“In response to Judge Barbara Canales’ continued dishonest and negative comments, my response is that Judge Barbara Canales will not repeatedly let the majority of the court vote on things she does not like. Judge Canales called several names of commissioners, yells at us, (and) constantly belittles and intimidates us,” he wrote. “I left the room with the intention of taking a quick break, collecting my thoughts and resuming my activities. Judge Canales adjourned the meeting unexpectedly instead of trying to find out where I was or where Commissioner Hernandez had to restore the necessary quorum that stopped county business.”

The disagreements came to a head when Chesney proposed to the court to move from the workshop to the agenda, meaning the court could take steps to allocate funds.

Canales said Chesney was irrelevant because she hadn’t — as chairperson charged with overseeing the court’s operation — kicked the court out of the studio. His motions also came when the court was in the middle of a presentation from Hagerty Consulting, a company retained by the county to ensure that ARPA funds are used in accordance with federal rules.

Gonzalez seconded Chesney’s motion, a process the court goes through before voting on a point. Gonzalez said he supported Chesney because he wanted to vote on something and then come back to the presentation.

Canales said she favored the workshop because federal rules on ARPA funding are particular about where funds can be allocated. The workshop was aimed at getting the commissioners to work with the experts so as not to break those rules, which she said could have significant ramifications for the county.

Canales and the commissioners disagree on whether Chesney’s motion complied with state rules governing the operation of county commissioners‘ courts.

It was unclear on Thursday who acted in accordance with those rules.

Hernandez said he was “disappointed” that Canales adjourned the meeting. He declined to comment further.

Echoing Hernandez, Gonzalez said the heated disagreements and resulting adjournment were a symptom of “mismanagement” by the county judge.

Gonzalez said the abrupt adjournment was the first he’s seen since becoming commissioner 13 years ago.

Canales, who encouraged residents to watch the video to see for themselves, argued that Chesney halted court proceedings. She said her decision to leave and break the quorum was politically motivated to cast doubt on her ability to lead.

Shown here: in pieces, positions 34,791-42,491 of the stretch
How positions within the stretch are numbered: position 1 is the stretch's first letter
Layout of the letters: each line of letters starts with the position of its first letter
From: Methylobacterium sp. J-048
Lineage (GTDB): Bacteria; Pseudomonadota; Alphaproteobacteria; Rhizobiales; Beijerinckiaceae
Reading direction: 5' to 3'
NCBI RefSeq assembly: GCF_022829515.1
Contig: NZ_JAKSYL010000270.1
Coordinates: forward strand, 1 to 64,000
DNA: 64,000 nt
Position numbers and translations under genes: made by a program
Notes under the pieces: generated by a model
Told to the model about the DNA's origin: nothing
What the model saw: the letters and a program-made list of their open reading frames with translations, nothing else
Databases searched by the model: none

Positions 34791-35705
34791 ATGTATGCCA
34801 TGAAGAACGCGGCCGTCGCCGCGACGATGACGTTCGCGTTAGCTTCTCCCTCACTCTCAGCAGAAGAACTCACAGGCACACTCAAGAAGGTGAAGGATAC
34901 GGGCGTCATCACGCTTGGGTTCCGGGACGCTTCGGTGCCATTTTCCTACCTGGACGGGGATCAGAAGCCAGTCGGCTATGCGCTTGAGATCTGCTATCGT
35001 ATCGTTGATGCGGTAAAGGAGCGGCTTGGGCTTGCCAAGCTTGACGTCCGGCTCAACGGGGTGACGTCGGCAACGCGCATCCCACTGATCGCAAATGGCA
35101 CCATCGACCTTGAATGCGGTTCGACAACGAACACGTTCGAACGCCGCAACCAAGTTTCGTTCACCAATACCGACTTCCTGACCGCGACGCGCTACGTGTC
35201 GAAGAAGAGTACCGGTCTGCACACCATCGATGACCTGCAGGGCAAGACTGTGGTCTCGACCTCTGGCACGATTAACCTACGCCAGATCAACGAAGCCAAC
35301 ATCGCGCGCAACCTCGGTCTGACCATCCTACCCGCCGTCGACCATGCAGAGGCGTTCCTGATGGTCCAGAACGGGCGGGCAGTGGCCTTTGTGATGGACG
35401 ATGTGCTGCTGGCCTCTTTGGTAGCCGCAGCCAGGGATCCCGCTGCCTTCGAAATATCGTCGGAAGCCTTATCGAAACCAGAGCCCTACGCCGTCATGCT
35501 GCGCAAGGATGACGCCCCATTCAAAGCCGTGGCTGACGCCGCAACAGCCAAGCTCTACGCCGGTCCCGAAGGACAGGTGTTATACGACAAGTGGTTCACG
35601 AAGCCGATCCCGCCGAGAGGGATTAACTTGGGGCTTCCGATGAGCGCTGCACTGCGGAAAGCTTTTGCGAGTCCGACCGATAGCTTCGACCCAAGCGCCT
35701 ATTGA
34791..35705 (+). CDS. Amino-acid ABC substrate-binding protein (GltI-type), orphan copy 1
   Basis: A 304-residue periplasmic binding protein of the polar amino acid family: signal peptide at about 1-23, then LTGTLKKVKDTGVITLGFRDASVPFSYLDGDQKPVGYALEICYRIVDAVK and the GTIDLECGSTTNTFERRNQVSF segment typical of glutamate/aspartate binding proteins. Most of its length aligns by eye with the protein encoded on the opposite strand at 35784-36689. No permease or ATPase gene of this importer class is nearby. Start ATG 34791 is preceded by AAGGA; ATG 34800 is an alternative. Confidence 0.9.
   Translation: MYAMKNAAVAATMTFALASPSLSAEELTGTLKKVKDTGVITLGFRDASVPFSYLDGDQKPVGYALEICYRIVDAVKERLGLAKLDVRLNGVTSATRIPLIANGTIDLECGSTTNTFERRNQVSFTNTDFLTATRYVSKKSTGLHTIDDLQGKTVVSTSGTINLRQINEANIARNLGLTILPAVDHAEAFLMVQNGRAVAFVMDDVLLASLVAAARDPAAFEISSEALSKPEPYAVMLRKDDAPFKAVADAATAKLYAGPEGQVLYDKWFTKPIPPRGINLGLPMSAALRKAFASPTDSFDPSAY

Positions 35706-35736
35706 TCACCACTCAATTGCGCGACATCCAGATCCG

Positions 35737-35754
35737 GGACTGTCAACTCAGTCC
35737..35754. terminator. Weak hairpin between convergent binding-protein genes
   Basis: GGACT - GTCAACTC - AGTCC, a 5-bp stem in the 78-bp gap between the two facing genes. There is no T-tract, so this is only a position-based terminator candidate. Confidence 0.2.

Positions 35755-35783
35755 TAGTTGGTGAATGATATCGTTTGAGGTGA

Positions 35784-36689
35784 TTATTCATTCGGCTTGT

“I never left my chair. They did,” Canales said. “But let’s all agree that Brent only gets really angry and disrupts meetings during election season.”

Canales acknowledged that the court had become more divided. She said it was the result of some commissioners “teaming up” against her – in particular, Chesney and Hernandez.

“It’s like during football season when the commentator says, ‘Boy, it wasn’t pretty, but it’s a win,'” Canales said. “I’m steering a good ship. A watertight ship that respects our constituents. … There was important information for voters today, and I had to get it out as chairman. If (the commissioners) want to abandon ship, I can’t force another elected (official) to do anything.”

“But,” she continued, “I can show my resolve not to get in the way of it being how they want it to be.”

Canales said she is looking forward to running for office on her record, which she said is replete with critical achievements in improving county infrastructure amid a global pandemic and multiple natural disasters. .

“We have so many projects in the works right now across all industries,” she said. “I think when you look at what we’ve been able to accomplish with this court and this county judge, the proof is in the pudding.”

Canales said further ARPA funding discussions would return to the court in the coming weeks.

Chase Rogers covers local government and industry in South Texas. Contact him at [email protected] or on Twitter @chasedrogers. You can support local journalism by subscribing to the Caller-Times.